#nfurneaux/$bennyboy1982;810b0fd9ef04db08

This shows the 2 persons in the Skype session with the first name being the initiator of the conversation. I’m still trying to figure out the hex value at the end, but it seems to be a GUID session number, any ideas let me know.

Sometimes we recover session line like the following:

#bennyboy/$nfurneaux;9fa7c85b71354392Jd1bbennyboy1982Ben Brown
#andyw/$nfurneaux;9fa7c85b71354392Jd1TnfurneauxNick Furneaux

We are able to see the actual Skype name as well as the screen name being used during the session. The cool thing is that we also grab the next line with often includes actual chat associated with the recovered session. Hence we capture:-

#bennyboy/$nfurneaux;8f915423c984767aJ[VonfurneauxNick Furneaux
ok quite close
# bennyboy /$nfurneaux;8f915423c984767aJ[bennyboy Ben Brown
Aug 23
# bennyboy /$nfurneaux;8f915423c984767aJ[VQnfurneauxNick Furneaux
when are you presenting at HTCIA
# bennyboy /$nfurneaux;8f915423c984767aJ[bennyboy Ben Brown

Interestingly this conversation is carved in reverse. We can ascertain that bennyboy started the conversation but see the sender in the second part of the session line, followed by the chat.

I've never released a tool to the community before so be kind! Let me know how you get on.
Nick Furneaux

Download

11 comments:

Andy said...

Nick,

thank you for the post and for your efforts.

This tool I am sure will prove to be exceptionally useful and will help many who have captured a live image of ram.

I haven't had chance to really thrash it, but can confirm I had amazing results from one test machine! Conversations dating back 4 years I didn't realise skype still stored...

Sandro Süffert said...

Hi Nick, the tool worked flawlessly on a Windows XP Professional 32bit machine with Skype 4.2.0.155.

But on a Windows 7 Professional 64bit machine only the carved sessions file (skypesessions.txt) was created correctly.

I just posted about your tool on my blog: http://sseguranca.blogpost.com

Thank you for your contribution and keep the good work!

proneer said...

Nick...

Thank you for your effort...
I'll be able to use our field.

mo3578 said...

How do I run strings over my ram dump? sorry, i'm new to this

Shlomo said...

Great program. Will the 2008 version of Helix work, or Will I need to buy Helix?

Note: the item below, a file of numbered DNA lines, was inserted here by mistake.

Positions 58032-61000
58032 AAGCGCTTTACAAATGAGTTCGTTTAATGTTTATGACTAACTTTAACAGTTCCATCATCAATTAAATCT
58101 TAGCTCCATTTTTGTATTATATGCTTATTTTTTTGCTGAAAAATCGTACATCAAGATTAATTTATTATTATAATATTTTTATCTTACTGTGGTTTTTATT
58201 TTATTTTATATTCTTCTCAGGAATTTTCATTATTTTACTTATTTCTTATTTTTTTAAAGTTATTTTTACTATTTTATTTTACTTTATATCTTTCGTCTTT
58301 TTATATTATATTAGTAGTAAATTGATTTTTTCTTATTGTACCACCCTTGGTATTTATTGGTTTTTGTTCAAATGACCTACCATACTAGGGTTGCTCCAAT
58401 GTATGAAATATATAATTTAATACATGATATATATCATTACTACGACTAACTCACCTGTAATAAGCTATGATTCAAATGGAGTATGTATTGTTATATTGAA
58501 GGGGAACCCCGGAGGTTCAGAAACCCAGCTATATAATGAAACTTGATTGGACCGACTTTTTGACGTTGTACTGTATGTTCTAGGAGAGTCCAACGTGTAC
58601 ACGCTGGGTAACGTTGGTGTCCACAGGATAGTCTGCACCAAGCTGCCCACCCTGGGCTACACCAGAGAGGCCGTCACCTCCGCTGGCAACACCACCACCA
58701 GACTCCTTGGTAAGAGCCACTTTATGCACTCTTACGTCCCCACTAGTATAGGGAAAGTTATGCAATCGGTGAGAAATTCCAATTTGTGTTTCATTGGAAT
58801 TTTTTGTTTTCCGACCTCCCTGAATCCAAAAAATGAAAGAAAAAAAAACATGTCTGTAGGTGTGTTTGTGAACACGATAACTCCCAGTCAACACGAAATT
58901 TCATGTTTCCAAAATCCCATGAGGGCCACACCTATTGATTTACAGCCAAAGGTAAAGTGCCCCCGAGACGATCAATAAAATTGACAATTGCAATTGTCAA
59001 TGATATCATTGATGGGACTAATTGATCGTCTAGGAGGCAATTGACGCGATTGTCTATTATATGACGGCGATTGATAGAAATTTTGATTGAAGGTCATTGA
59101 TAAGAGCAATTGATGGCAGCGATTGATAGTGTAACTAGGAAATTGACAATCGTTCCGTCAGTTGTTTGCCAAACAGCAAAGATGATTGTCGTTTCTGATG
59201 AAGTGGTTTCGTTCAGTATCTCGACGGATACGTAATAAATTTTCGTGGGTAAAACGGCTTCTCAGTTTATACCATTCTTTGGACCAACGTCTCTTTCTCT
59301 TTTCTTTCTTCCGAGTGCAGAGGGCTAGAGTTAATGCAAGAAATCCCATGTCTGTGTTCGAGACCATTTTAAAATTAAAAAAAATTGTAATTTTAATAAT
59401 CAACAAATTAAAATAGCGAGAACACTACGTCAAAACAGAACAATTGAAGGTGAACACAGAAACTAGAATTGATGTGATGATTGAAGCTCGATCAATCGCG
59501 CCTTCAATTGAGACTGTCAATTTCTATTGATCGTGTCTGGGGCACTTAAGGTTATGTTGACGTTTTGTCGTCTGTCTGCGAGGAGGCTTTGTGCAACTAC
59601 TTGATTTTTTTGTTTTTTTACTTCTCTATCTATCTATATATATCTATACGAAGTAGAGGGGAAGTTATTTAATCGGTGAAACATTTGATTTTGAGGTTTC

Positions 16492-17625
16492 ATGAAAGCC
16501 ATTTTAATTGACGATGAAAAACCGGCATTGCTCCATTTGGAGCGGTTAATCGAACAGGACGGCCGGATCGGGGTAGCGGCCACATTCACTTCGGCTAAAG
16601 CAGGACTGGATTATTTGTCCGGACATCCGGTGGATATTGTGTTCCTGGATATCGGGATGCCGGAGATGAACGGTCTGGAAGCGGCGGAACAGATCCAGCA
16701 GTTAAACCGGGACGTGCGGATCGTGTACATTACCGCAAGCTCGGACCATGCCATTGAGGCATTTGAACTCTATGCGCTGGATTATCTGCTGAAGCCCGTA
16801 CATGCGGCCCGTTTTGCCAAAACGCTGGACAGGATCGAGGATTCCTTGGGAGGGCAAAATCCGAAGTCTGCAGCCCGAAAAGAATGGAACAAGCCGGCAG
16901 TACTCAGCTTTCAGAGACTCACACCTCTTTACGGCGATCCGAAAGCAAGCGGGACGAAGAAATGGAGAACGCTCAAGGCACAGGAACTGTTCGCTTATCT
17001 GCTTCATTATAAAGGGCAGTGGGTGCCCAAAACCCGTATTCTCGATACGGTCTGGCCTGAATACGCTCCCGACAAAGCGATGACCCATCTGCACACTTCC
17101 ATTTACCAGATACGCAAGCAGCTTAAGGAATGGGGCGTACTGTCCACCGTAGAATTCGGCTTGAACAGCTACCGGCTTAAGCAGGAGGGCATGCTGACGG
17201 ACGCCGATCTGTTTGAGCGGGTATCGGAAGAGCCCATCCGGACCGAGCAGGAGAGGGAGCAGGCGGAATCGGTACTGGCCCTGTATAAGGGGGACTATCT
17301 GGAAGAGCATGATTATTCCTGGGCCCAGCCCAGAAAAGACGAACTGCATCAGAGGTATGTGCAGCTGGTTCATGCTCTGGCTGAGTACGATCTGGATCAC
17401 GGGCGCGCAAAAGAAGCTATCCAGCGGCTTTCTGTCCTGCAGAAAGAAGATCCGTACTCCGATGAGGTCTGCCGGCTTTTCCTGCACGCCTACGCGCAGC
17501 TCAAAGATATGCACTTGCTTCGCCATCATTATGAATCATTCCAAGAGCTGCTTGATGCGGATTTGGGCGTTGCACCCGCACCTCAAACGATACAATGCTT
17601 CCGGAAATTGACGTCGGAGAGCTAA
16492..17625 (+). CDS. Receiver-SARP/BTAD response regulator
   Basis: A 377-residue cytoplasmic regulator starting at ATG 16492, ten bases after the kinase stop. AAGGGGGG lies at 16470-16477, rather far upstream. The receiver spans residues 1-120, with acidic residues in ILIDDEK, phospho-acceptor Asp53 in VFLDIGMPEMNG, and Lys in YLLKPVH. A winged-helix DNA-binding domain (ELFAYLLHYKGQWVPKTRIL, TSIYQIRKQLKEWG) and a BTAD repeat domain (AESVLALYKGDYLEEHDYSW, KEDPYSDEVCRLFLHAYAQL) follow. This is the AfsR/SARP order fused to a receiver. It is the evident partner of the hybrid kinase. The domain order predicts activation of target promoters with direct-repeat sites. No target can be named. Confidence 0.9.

Nick Furneaux said...

Hi to mo3578, sorry I missed your post. The answer should also answer Shlomo's question too.

Strings is a program (UNIX really) that parses through a file and by default extracts all the ACSII test strings 3 characters long and above. Its useful in a RAM dump for getting rid of all the non-human readable stuff.

There is a ported version to Windows on the Helix disk 2008/2009 (not pro) available from www.e-fense.com.

Simply open a command shell (from the Helix GUI if you are using it) and type:-

strings ramdump.dd > c:\stringsout.txt

..where ramdump.dd is the ramdump you have taken and the txt file is the output file name you have chosen

Virtually any Linux distro will have strings too, just the pathing will be different, for example:-

strings /root/ram.dd > /media/sda1/stringsout.txt

I do intend to build the strings capability into the tool but Ive been a tad busy.

Hope that helps

Nick

Dheeraj said...

Hello Nick

This tool seems quite exciting and a milestone in Skype forensics. Thanks for providing such a good tool.

But I was not able to Download the .Zip file, the link seems to be broken. It would be really helpful if you can provide a working link of the same.

Thanks and Regards

Dheeraj said...
This comment has been removed by the author.
Nick Furneaux said...

Hi the link for Skypeex is offline at the moment, I'll update the link as soon as I can.

Thanks

Nick

Dheeraj said...

Hey Nick

It will be very kind of you if you update the Skypeex link at the earliest or
please mail it to me at
rokkingdheeraj@gmail.com.

I need it urgently. Thanks in advance.

Thanks and regards

Brandon Hudson said...

Your post really cool and interesting. Thanks very much.